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PM takes charge of CWG
New Delhi, Sep 23 (IANS):
Published on 24 Sep. 2010 12:30 AM IST
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Prime Minister Manmohan Singh reviewed the preparations for the Commonwealth Games, especially completion of the works at the Games Village, at a high-level meeting here Thursday evening and asked the ministers concerned to fast-track the works, government sources said.
Besides Manmohan Singh, the two-hour meeting was attended by ministers S. Jaipal Reddy and M.S. Gill, Delhi Chief Minister Sheila Dikshit, Delhi Lt Governor Tejinder Khanna, National Security Advisor Shivshankar Menon and Cabinet Secretary K.M. Chandrasekhar.
However, CWG Organising Committee chairman Suresh Kalmadi was not there at the meet, the sources said.
According to government sources, the prime minister directed the ministers to fast-track the preparations for the Oct 3-14 event. The Games Village will be ready by Friday, the ministers said at the meeting.
The meeting comes in the wake of complaints by several countries that the Village was “filthy and unliveable”. Scotland, Canada and Australia have delayed the departure of their contingents to India following reports of poor conditions at the Village.
The Commonwealth Games, to be attended by about 7,000 athletes and officials from 71 countries and territories, will be the biggest sports event in India since the 1982 Asian Games.
Govt sets 24-hr deadline
Union home minister P Chidambaram chaired a security review meeting on the Commonwealth Games in New Delhi on Thursday and set strict deadlines for the Organising Committee to finish off all Games related work.
Conveying its unhappiness with the pace of preparations for the Games, the Home Ministry set a deadline of 24-hour to finish all works at the stadiums. The Ministry also set a deadline of 48 hours to finish works at Games Village.
Ministry officials said that security lockdown at stadiums would be done on Friday and no work would be allowed after the deadline. Security lockdown at Games Village will begin from September 25.
After the meeting Delhi Police Commissioner YS Dadwal claimed that all international athletes and delegations would get fool-proof security for the Commonwealth Games.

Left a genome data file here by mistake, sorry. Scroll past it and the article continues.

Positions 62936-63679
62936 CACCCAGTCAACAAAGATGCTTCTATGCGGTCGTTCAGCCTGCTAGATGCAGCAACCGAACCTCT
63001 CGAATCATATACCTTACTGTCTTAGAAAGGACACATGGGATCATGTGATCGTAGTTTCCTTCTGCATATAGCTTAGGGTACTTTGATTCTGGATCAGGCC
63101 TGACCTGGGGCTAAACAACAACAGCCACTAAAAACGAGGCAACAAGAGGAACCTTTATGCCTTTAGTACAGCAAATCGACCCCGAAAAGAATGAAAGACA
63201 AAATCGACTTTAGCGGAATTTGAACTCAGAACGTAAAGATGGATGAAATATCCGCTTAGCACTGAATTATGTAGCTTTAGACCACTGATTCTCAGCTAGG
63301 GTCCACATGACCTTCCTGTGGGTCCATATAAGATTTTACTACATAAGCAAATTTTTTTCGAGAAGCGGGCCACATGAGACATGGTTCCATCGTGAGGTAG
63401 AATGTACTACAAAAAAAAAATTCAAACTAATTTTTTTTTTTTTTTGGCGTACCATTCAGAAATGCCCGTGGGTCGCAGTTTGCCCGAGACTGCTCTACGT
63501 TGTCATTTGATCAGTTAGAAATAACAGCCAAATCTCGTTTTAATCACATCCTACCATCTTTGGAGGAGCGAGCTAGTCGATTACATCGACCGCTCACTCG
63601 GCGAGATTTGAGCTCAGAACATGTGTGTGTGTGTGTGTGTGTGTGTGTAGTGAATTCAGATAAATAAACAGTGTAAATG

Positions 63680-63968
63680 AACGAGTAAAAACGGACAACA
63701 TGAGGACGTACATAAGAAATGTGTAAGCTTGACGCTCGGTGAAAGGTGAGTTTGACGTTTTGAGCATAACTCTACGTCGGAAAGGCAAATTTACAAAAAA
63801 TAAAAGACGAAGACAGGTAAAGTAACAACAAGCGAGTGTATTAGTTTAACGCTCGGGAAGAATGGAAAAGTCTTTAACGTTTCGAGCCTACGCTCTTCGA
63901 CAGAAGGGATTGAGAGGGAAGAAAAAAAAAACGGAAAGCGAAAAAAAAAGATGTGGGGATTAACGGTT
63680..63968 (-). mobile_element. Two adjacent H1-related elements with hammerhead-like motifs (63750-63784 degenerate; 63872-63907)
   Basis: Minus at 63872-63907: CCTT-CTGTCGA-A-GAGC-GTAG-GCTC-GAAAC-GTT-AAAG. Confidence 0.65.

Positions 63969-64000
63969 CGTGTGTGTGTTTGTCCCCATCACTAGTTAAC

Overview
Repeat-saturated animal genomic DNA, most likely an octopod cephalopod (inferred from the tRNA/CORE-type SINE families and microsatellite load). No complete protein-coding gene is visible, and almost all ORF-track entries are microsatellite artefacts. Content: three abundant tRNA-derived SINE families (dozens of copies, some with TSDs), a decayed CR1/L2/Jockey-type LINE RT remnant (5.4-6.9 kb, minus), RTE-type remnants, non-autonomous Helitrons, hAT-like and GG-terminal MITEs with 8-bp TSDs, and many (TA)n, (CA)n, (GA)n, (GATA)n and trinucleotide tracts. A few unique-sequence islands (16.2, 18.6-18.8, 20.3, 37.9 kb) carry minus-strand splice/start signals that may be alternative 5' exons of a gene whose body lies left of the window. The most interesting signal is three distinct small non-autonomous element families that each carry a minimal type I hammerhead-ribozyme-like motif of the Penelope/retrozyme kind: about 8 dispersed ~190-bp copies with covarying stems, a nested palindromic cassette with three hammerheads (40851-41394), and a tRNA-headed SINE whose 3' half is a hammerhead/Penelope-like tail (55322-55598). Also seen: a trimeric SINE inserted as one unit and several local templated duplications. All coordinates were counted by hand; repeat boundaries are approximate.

“I assure international athletes that there is fool-proof security for the Commonwealth Games. There is no doubt over it,” Dadwal said. He also denied that the firing incident outside Jama Masjid on Sunday in which two Taiwanese were injured would have any impact on the Games security.
The meeting was also attended by senior officials of home ministry, Delhi Joint Commissioner Karnail Singh, Intelligence Bureau chief and heads of paramilitary forces.
The meeting took place just hours after Australian Prime Minister Julia Gillard warned of a high risk of terrorism in New Delhi.
“I do remind Australians that for a considerable period of time our travel advice in relation to India has asked Australians to exercise a high degree of caution in India, our travel advice has made clear that there is a high risk of terrorism in New Delhi and our travel advice has made clear that since 2000 there have been at least 14 major terrorist attacks in New Delhi. Now this travel advisory reflects our best assessment of the safety and security issues in India and will of course continue to monitor the security environment in India very closely. And while security in India is ultimately a matter for the Indian government we have also boosted the number of officials we have in New Delhi and we have others on stand-by,” said Julia.
More than one lakh security personnel would be seen in action during the Games including about 175 companies (17,500 personnel) of paramilitary forces, 3,000 commandos, 100 anti-sabotage teams, 200 dogs and 15 bomb disposal squads.
Besides, about 150 personnel of the Delhi Police’s Special Weapons and Tactics Team have been trained by the IAF and the NSG to shoot down suspicious manned and unmanned “flying objects”.
Teams ready to come
With the opening of the Commonwealth Games only days away, several of the teams due to compete at the event said they intend to travel to New Delhi despite concerns about the living conditions at the athletes’ village. The Wales team said on Thursday it has been assured by the local organizing committee that the village and all venues are ready for the October 3-14 games. The athletes’ village opened on Thursday, but on Tuesday it was labeled “unsafe and unfit for human habitation” after excrement was found in some rooms.
“We are confident in the assurances that have been provided,” the Wales team said in a statement.
Scotland, which decided on Wednesday to delay its departure to India because of the problems, also said that things have improved in New Delhi.
“We have continued to make progress addressing the maintenance and operational issues within our own accommodation block and things are looking much better,” Team Scotland representative Jon Doig said.
Canada and New Zealand have also said they would delay their departures, but South Africa said it planning to leave for India as scheduled.
New Zealand Olympic Committee President Mike Stanley said that the travel changes would put a strain on the country’s athletes. The Australian government said it was sending experts to assess hygienic conditions in the village and has upgraded its travel advice to alert tourists to possible construction “deficiencies.’

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